The Delaware Public Health Laboratory Newborn Screening section tests for 38 genetic and metabolic diseases in addition to the two (2) disorders screened for at the birthing site (Hearing & Critical Congenital Heart Disease).
Dried blood spot samples obtained from Delaware newborns are analyzed for the following: congenital hypothyroidism, congenital adrenal hyperplasia, galactosemia, biotinidase deficiency, cystic fibrosis,sickle cell disease and other significant hemoglobinopathies,amino acid disorders (e.g. phenylketonuria [PKU], maple syrup urine disease), organic acid disorders and fatty acid oxidation disorders (e.g. Medium Chain Acyl-CoA Dehydrogenase Deficiency [MCAD]), and Severe Combined Immunodeficiency (SCID - commonly known as 'bubble boy disease'). Check here for a complete list of disorders that all babies born in Delaware are tested for - List of Disorders
Early detection and management of these disorders prevents mental retardation and other catastrophic health problems in affected children.
Delaware Public Health Laboratory is now referring second tier testing for Cystic fibrosis (CFTR gene mutations) to the Newborn Screening Program at the New York State Department of Health, 120 Scotland Avenue, Albany NY 12208, starting June 22, 2016. The mutation panel has changed from the Hologic ASR CFTR mutation method (no longer being manufactured) to the Luminex xTAG Cystic Fibrosis (CTFR) 39 kit v2 method, A listing of mutations is included.
Please note that only specimens with two consecutive flagged Immunoreactive Trypsinogen (IRT) results, falling in the high 3% of the population, will have CF-DNA testing performed, along with very high Immunoreactive Trypsinogen (IRT) values on initial specimens. See the Delaware algorithm for Cystic fibrosis testing for a diagram of the decision making process.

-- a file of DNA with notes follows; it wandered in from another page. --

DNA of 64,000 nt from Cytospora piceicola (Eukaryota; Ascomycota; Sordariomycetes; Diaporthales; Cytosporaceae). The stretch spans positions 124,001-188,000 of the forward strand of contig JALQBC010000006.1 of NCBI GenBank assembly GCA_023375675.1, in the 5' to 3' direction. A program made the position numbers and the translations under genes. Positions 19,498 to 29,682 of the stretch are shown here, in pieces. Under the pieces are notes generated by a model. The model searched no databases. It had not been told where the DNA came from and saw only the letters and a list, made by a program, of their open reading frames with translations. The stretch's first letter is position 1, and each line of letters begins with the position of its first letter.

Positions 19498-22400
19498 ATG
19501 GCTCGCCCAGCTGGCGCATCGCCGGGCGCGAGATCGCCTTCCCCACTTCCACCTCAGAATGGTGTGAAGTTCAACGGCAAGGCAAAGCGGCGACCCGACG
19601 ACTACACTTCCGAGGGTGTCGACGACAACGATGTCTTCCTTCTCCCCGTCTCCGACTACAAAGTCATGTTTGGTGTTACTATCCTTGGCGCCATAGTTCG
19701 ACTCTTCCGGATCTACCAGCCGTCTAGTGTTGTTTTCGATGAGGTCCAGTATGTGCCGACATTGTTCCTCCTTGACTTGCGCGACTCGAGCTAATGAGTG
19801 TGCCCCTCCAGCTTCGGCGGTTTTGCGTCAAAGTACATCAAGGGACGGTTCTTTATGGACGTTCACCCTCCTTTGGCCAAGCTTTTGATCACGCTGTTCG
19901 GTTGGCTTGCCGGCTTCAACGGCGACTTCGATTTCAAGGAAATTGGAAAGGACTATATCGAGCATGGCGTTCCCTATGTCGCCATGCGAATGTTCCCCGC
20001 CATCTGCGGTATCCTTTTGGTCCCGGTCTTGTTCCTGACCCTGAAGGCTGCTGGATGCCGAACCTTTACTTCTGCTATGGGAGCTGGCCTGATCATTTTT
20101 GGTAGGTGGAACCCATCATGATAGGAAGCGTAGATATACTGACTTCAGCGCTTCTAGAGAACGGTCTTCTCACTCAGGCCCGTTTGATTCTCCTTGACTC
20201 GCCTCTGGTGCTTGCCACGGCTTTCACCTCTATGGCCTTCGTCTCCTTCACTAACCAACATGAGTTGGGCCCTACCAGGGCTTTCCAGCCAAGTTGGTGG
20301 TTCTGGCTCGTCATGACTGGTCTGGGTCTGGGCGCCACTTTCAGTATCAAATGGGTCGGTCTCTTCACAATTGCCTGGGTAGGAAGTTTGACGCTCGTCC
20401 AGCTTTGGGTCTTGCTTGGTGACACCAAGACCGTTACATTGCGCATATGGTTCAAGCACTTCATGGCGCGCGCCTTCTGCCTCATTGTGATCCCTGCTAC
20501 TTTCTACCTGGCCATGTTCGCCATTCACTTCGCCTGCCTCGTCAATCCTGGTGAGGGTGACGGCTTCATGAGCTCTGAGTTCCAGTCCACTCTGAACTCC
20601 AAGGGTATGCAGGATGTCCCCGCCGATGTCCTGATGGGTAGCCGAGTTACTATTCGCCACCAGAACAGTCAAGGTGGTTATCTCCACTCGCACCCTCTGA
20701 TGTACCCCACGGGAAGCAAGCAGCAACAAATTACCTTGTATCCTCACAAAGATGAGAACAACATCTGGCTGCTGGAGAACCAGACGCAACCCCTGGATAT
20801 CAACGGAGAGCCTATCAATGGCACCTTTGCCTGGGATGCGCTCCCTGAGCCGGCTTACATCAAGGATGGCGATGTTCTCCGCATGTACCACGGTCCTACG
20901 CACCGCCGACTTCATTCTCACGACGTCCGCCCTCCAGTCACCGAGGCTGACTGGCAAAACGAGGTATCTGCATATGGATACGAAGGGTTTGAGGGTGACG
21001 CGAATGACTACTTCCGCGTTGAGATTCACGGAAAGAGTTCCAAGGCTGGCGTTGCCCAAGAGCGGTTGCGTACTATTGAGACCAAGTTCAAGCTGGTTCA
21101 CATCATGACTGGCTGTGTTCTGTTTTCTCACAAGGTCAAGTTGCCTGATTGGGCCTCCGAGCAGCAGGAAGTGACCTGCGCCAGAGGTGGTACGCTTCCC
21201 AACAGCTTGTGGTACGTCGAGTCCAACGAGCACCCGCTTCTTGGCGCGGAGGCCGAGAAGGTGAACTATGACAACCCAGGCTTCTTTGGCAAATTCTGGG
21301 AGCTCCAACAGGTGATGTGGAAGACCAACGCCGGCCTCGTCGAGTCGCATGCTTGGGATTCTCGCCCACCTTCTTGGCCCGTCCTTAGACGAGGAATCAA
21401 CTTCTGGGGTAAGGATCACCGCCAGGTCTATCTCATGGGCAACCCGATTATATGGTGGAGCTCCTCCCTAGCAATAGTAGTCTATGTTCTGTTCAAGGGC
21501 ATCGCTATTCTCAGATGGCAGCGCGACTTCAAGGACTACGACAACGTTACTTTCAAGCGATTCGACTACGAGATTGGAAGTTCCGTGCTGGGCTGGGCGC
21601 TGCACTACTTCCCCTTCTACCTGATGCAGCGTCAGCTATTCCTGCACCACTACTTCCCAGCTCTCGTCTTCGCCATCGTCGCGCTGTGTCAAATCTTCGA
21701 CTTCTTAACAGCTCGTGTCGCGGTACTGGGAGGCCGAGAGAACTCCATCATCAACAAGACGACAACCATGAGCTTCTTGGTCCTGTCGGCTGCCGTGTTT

Delaware Public Health Laboratory (DPHL) is using the Hologic ASR CFTR mutation method to identify 40 of the most common CF disease-causing mutations plus four (4) polymorphisms. See Hologic Panel 40+4 (on the right) for specific mutations.
It is important to note that although we may report “no mutations found” as a result of our testing, it is still possible for the disease to be present, although very unlikely. There are 1000’s of mutations of the Cystic fibrosis gene, and it is impossible for any one method to identify all mutations. The Cystic Fibrosis Mutation Database site at http://www.genet.sickkids.on.ca/app will lead you to useful information about the variety of CFTR gene mutations.
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